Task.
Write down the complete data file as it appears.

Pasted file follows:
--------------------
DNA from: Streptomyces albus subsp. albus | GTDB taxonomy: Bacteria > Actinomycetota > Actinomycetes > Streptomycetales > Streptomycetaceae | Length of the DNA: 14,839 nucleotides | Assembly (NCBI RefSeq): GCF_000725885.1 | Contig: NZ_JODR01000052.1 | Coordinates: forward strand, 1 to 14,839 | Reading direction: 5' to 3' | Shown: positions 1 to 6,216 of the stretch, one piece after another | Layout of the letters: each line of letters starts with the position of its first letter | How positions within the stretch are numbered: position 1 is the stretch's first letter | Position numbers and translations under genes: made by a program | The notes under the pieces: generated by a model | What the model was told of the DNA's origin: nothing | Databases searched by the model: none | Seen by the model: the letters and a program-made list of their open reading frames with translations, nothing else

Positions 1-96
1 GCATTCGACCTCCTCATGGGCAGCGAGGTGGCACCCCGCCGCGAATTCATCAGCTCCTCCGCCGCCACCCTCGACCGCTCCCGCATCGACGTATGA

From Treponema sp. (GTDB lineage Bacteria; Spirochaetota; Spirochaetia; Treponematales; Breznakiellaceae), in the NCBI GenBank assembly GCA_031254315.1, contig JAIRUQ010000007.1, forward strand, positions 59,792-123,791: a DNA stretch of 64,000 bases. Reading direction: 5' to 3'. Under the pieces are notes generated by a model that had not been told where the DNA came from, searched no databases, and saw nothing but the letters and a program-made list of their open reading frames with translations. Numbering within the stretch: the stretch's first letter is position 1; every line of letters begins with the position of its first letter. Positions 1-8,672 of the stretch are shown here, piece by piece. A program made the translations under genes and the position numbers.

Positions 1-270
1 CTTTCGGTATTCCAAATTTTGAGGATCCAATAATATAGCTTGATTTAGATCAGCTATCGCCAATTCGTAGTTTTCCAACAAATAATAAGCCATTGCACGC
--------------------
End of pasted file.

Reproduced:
DNA from: Streptomyces albus subsp. albus | GTDB taxonomy: Bacteria > Actinomycetota > Actinomycetes > Streptomycetales > Streptomycetaceae | Length of the DNA: 14,839 nucleotides | Assembly (NCBI RefSeq): GCF_000725885.1 | Contig: NZ_JODR01000052.1 | Coordinates: forward strand, 1 to 14,839 | Reading direction: 5' to 3' | Shown: positions 1 to 6,216 of the stretch, one piece after another | Layout of the letters: each line of letters starts with the position of its first letter | How positions within the stretch are numbered: position 1 is the stretch's first letter | Position numbers and translations under genes: made by a program | The notes under the pieces: generated by a model | What the model was told of the DNA's origin: nothing | Databases searched by the model: none | Seen by the model: the letters and a program-made list of their open reading frames with translations, nothing else

Positions 1-96
1 GCATTCGACCTCCTCATGGGCAGCGAGGTGGCACCCCGCCGCGAATTCATCAGCTCCTCCGCCGCCACCCTCGACCGCTCCCGCATCGACGTATGA

From Treponema sp. (GTDB lineage Bacteria; Spirochaetota; Spirochaetia; Treponematales; Breznakiellaceae), in the NCBI GenBank assembly GCA_031254315.1, contig JAIRUQ010000007.1, forward strand, positions 59,792-123,791: a DNA stretch of 64,000 bases. Reading direction: 5' to 3'. Under the pieces are notes generated by a model that had not been told where the DNA came from, searched no databases, and saw nothing but the letters and a program-made list of their open reading frames with translations. Numbering within the stretch: the stretch's first letter is position 1; every line of letters begins with the position of its first letter. Positions 1-8,672 of the stretch are shown here, piece by piece. A program made the translations under genes and the position numbers.

Positions 1-270
1 CTTTCGGTATTCCAAATTTTGAGGATCCAATAATATAGCTTGATTTAGATCAGCTATCGCCAATTCGTAGTTTTCCAACAAATAATAAGCCATTGCACGC